Optional Annex H, for High Integrity Systems, adds restriction No_Unspecified_Globals, disallowing the Global and Global'Class for a library-level entity from being set or defaulting to Unspecified, thereby forcing the specification of Global. It also adds the restriction No_Hidden_Indirect_Globals, requiring that any accesses to objects reached via dereferences of access values are identified. For example:
package P is
   type G is private;
   type Ref (Data : access T) is null record;
   Glob : G;
   ...
   function F (C : aliased in out Container;
                       Pos : Cursor) return Ref
      with Global => in Glob;
   ...
private
   type G is record
      Info : access T;
   end record;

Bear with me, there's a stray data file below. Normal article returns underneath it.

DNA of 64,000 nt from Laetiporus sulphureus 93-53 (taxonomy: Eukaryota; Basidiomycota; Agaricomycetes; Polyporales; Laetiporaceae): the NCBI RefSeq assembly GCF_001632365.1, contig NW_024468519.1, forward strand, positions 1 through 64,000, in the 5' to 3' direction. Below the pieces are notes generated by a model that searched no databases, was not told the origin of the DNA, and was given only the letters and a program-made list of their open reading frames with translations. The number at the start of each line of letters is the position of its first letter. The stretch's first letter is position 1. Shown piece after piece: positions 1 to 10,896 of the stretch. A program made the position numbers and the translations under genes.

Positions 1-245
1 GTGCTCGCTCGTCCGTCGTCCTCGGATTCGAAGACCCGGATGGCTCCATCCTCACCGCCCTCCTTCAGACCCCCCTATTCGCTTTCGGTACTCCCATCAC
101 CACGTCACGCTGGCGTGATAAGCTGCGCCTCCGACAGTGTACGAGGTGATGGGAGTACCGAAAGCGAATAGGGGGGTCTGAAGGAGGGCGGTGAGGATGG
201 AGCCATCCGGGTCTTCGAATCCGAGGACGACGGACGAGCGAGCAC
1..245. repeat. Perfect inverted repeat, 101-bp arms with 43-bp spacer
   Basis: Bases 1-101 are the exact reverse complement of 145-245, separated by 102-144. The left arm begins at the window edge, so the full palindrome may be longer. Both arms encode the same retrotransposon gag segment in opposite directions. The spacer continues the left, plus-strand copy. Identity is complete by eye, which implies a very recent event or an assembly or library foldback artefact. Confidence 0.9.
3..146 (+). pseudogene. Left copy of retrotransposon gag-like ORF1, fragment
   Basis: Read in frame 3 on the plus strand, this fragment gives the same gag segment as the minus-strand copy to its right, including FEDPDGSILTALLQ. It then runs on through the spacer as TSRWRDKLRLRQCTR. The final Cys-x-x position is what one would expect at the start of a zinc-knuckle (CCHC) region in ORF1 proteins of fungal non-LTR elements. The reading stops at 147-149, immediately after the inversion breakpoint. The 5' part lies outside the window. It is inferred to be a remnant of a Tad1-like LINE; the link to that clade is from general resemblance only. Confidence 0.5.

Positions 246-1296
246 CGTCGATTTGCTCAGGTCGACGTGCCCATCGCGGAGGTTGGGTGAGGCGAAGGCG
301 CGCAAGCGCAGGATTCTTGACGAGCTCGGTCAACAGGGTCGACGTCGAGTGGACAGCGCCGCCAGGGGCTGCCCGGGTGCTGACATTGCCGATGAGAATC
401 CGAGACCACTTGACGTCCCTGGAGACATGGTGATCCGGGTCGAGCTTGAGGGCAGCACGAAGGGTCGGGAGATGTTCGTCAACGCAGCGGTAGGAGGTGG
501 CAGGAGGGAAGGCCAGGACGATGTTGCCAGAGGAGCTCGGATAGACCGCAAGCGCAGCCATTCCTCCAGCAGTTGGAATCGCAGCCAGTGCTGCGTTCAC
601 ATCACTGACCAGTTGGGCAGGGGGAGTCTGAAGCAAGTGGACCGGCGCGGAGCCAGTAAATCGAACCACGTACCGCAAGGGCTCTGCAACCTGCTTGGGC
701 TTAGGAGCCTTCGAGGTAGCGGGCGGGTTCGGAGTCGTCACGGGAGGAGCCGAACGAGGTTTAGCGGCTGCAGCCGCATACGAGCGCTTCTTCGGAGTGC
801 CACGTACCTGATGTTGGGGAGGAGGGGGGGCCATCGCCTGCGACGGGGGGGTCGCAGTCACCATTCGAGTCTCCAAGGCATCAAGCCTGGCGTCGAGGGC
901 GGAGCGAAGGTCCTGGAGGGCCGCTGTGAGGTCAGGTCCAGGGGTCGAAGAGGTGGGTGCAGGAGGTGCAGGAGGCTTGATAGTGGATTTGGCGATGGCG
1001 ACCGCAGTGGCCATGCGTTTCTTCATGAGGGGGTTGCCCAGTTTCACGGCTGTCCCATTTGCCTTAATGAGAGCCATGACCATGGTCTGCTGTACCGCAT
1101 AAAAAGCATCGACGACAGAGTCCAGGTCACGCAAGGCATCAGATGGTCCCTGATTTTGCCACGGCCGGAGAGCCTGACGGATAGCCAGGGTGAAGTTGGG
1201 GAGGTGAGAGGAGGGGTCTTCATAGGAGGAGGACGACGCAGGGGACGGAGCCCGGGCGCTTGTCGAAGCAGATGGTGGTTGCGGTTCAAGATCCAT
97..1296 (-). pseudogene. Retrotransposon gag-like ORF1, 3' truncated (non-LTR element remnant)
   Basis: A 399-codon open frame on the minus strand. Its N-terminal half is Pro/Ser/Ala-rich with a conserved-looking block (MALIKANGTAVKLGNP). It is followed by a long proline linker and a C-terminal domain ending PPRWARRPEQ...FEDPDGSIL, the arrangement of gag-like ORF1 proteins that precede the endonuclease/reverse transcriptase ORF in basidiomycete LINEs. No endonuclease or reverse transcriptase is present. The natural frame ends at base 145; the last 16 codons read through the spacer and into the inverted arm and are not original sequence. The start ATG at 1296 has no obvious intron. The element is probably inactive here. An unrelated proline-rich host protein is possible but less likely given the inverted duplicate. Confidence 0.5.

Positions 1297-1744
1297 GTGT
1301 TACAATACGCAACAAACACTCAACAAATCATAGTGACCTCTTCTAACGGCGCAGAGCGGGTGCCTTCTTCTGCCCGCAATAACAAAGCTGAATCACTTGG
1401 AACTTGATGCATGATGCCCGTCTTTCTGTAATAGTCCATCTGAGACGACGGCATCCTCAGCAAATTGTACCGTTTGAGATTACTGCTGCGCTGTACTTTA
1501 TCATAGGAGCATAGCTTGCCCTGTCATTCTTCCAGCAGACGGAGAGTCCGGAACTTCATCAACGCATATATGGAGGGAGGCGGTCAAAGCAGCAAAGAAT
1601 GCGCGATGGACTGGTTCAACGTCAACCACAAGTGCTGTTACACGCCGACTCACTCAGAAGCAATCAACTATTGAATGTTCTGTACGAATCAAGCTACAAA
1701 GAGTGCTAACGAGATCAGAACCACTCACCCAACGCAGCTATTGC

end P;
package body P is
   ...
   function F (C : aliased in out Container;
                       Pos : Cursor) return Ref is
   begin
      return Ref'(Data => Glob.Info);
        -- Error!
        -- The above returns a writable reference to
        -- Glob.Info.all, but Glob is of mode in, and
        -- Glob.Info.all is reachable from Glob.
   end F;
   ...
end P;
Optional Annex H allows the global aspect to be specified for subtypes and certain generic formal parameters.
Optional Annex H also provides an extension for dealing with “handles”, for example the File_Type of Text_IO or the Generator of Discrete_Random. Hence, in:
procedure Put (File : in File_Type; Item : in String);
the File parameter is of mode in as the parameter itself isn't modified, yet the state associated with the file is modified. This can now be indicated using an overriding global mode, thus:
procedure Put (File : in File_Type; Item : in String)
   with Global => overriding in out File;
Fixups for Global annotations (AI12-0380) provides finer grain control regarding the use of generic formal parameters and dispatching calls, in optional Annex H. See the preceding section, 2.3, “Defining Nonblocking” for details.